How to negotiate for a salary increase – expert advice

Woman talking with boss in office/ iStock

Stacey Bossenger, the Director of Ad Talent, a recruitment agency, shares a guide on how to best negotiate for a salary increase.

With 2018 drawing to an end, many people will be thinking about their career choices.  While some might be planning to look for better job opportunities, others will be thinking of asking their employer for a salary increase.

However, negotiating for a salary increase is not an easy thing to do – especially when you are not prepared.

Learning the do’s and don’ts of asking for an increase can help you get the raise you feel you deserve.

We spoke to Stacey Bossenger about the best way to negotiate for a salary increase.

She says one of the first things you have to understand your company’s policies.

“You need to know what the company policy with regards to bonuses, commissions and increases are so that your request for an increase is in line with company policy,” says Stacey.

She warns that the reasons for wanting an increase should never be based on lifestyle needs.

“Don’t use your lifestyle as a reason to ask for an increase. You get paid for what you deliver at work and your personal situation is not the company’s problem.

“Have a clear idea of what you would like to receive and why you deserve an increase. You may consider other perks besides money to negotiate, e.g. contribution to your child’s education, more leave days, flexi-time etc. Make an appointment with your employer and be sure you can show your value to the company,” she adds.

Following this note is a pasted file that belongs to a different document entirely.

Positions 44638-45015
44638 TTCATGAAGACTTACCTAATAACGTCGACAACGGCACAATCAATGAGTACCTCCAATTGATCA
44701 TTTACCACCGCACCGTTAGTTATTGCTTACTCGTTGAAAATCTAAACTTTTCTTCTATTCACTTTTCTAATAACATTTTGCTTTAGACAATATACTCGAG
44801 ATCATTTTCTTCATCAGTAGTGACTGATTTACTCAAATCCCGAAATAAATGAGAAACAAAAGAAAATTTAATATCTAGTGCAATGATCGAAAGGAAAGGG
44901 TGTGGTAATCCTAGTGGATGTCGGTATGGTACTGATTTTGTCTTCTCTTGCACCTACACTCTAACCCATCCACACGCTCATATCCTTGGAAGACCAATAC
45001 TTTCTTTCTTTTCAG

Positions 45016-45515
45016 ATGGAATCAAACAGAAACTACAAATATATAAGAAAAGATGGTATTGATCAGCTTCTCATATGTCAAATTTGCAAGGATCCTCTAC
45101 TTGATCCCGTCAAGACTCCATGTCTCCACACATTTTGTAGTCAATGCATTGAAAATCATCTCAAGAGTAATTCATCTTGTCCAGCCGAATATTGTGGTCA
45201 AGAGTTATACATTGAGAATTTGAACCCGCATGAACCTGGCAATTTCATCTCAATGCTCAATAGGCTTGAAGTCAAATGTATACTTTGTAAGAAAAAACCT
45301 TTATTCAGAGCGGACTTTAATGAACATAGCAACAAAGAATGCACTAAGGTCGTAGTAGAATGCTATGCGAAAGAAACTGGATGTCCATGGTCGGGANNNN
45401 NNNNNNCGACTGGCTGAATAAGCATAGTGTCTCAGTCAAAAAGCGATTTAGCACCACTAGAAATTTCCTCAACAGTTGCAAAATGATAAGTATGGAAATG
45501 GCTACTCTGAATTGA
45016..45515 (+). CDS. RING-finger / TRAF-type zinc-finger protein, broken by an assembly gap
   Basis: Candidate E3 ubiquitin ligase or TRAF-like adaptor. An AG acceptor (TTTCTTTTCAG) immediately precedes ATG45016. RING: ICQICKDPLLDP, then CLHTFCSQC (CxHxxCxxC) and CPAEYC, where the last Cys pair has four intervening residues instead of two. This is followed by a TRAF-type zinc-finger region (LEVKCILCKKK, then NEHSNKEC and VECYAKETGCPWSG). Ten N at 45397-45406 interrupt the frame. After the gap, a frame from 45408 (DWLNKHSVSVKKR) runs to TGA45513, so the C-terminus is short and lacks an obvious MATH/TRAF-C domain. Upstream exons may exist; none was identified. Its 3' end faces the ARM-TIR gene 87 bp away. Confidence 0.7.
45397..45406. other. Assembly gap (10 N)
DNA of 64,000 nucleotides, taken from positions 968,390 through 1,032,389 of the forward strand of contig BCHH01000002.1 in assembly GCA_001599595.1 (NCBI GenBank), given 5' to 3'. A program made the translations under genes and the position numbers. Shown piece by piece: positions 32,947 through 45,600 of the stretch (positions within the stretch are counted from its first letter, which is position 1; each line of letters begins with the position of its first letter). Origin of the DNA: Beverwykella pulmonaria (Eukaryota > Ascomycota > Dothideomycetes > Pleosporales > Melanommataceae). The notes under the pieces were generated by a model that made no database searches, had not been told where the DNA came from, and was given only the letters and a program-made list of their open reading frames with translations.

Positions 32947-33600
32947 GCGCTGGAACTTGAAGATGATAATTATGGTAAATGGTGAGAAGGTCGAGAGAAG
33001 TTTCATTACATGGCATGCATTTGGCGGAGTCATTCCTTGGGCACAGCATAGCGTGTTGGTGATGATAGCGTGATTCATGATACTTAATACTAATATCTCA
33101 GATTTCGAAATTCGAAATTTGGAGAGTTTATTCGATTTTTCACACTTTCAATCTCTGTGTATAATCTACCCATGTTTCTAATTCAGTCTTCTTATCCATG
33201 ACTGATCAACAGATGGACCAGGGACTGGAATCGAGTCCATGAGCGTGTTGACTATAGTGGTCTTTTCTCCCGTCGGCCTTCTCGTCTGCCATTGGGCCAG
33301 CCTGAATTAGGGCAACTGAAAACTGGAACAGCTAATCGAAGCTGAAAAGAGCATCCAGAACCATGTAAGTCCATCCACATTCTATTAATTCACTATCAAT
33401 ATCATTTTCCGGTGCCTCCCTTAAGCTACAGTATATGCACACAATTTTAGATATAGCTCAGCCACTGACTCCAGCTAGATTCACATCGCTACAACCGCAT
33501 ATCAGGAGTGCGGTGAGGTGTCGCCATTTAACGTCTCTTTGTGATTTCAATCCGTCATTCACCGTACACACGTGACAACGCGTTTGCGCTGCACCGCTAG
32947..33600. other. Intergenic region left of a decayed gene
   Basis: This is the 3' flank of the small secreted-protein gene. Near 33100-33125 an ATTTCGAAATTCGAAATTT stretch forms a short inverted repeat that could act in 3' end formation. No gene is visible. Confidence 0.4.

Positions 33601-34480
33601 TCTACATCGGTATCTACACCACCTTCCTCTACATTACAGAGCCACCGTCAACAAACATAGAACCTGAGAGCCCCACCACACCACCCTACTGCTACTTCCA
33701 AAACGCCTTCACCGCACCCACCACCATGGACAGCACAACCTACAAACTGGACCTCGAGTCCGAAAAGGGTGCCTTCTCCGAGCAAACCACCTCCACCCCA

In a situation where you took on a job and realized only afterwards that the workload doesn’t match the pay, Stacey advises that you should address the matter in a business-like manner, instead of acting out of frustration.

“Should you have been given more responsibility or a change in designation or a greater workload, then you need to make an appointment with your employer and address the matter in a business-like manner. Do not act on the spur of the moment or out of frustration. Present a strong and convincing case as to why you deserve (not want) more money.”

Although you can have a desired amount of how much your increase should be, Stacey says it’s always best to “be realistic”.

You can be working very hard and deserving more than you are earning, but before putting an amount on the table, it’s also important that you look at how your company is performing financially. Try to find out if the company is in a position to offer you the amount you want. If your company is retrenching or struggling financially, now might not be the best time to make financial demands.

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Image courtesy of iStock/ XiXinXing